Home Ownership from the Perspective of a Chinese Millennial
I am 26 years old. As a typical millennial who started her career in New York City, most of my income, which is handsome by some but hardly Manhattan’s standards, went towards — in addition to rent and food — a whole variety of millennial-ish activities: indulging in avocado toast brunches, riding SoulCycle, or buying the latest pairs of wool sneakers from AllBirds.
Until, earlier this year, I made a decision that is almost un-millennial: I became a home owner.
I want to hereby share my personal experience becoming a first-time home owner. You may be like how I was a year ago: in your mid-to-late 20s, pondering if you would like to buy instead of rent. You may have accumulated some savings of your own, and maybe your generous parents are also willing to sponsor a portion of the down payment, but you might be similarly worried about home ownership impacting your “yuppie” lifestyle. And if this is you, read on.
Just like many of my American peers, I was grossly under-prepared for home ownership and had an extensive list of reasons against it. I didn’t want to settle down — there are still plenty of people to meet and date, and plenty of different career options to explore; I didn’t think I could afford to buy, which seemed a lot; I wanted to keep my Manhattan lifestyle, and didn’t want to be viewed differently from all my peers; and so on and so forth.
Most of these arguments are still true: I still make no plans beyond the immediate next two years I am still far from starting a family of any sort; New York home prices are still quite a financial burden; and my love of brunches and SoulCycle has not subdued a bit. However, I find myself a follower of the home-buying craze among the Chinese in the States. After a year of deliberation, I grew to appreciate why my Chinese mom was nagging me about apartment hunting in the States; why my Chinese peers were snagging condos and single-family houses in New York, Boston, and the Bay Area with varying degrees of parental support; and why “fang zi”, or owning a home, is such a fascination for the Chinese.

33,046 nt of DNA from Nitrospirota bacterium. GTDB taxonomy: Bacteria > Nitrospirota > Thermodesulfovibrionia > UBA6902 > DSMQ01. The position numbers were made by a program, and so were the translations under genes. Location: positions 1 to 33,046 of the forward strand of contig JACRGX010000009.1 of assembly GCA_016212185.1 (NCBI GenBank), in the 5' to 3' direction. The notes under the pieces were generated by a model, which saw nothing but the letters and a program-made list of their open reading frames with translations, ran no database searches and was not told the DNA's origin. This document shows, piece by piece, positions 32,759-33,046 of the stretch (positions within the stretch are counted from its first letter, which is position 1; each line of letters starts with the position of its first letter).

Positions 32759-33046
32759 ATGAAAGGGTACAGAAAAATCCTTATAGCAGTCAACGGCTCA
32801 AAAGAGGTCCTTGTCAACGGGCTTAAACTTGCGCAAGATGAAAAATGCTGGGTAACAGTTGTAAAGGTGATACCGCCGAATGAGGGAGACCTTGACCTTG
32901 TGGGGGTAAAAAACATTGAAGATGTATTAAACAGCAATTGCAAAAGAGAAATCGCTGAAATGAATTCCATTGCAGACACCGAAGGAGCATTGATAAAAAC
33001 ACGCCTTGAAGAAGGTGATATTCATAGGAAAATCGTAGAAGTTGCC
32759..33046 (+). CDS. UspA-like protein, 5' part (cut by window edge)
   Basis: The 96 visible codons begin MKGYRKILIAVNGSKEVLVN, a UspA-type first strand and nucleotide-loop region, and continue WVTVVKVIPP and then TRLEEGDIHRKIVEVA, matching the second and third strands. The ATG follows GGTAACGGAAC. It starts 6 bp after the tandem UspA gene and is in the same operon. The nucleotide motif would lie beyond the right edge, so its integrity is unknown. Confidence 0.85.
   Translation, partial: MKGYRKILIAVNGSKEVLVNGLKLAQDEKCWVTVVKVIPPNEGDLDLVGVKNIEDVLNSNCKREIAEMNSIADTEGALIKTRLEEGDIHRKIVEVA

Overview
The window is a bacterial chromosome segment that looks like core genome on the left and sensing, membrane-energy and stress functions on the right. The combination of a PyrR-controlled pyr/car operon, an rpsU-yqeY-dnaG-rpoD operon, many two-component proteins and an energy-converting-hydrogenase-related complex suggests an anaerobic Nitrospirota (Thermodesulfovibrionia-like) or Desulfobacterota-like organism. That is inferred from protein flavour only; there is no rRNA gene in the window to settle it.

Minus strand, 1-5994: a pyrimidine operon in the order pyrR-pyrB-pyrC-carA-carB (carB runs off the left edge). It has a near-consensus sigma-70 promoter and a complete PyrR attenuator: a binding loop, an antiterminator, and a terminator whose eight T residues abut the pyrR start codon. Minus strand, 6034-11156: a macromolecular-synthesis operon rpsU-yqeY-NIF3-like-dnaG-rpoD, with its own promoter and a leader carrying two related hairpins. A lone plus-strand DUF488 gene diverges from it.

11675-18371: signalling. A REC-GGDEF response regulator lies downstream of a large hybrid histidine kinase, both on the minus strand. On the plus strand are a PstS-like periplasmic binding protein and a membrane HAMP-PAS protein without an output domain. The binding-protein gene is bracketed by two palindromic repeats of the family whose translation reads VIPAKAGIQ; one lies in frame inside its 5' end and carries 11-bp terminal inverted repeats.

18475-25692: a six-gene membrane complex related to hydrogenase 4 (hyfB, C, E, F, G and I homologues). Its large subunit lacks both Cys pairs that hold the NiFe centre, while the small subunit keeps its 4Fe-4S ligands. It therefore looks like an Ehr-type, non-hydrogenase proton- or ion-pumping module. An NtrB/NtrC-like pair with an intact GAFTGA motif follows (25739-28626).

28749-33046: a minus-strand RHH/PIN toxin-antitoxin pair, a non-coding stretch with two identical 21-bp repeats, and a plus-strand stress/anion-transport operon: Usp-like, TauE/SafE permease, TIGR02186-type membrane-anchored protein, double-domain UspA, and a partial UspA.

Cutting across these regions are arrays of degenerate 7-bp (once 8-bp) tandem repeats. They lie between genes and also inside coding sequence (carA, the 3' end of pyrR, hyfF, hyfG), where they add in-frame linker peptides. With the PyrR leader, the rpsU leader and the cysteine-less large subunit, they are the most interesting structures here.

The influence from my Chinese circle of family and friends was what ultimately triggered me to think differently about home ownership, and why I now believe that we should all start considering buying a first home earlier.
Before I explain why I changed my perspective of home ownership, it is necessary for me to explain the Chinese fascination of “fang zi” (literally translated as “a house”).
Many of you are aware of the flooding of the wealthy Chinese in the Manhattan real estate market. They poured millions upon millions into the luxury condos in Central Park South, Hudson Yards, Downtown Brooklyn. They have been labeled as the archnemesis to affordable housing, the barricade against middle-income home ownership, and the contributors behind a brewing housing crisis.
I didn’t decide to buy because I wanted to jump on the bandwagon with the super-riches. I don’t have the cash they have. I am merely a daughter of a middle-class family who had to carefully spreadsheet the amount of mortgage I could afford. I decided to buy because, as I matured, I came to understand the underlying motivation why Chinese, or rather Chinese families, put more than 70% of their personal wealth in these concrete cells.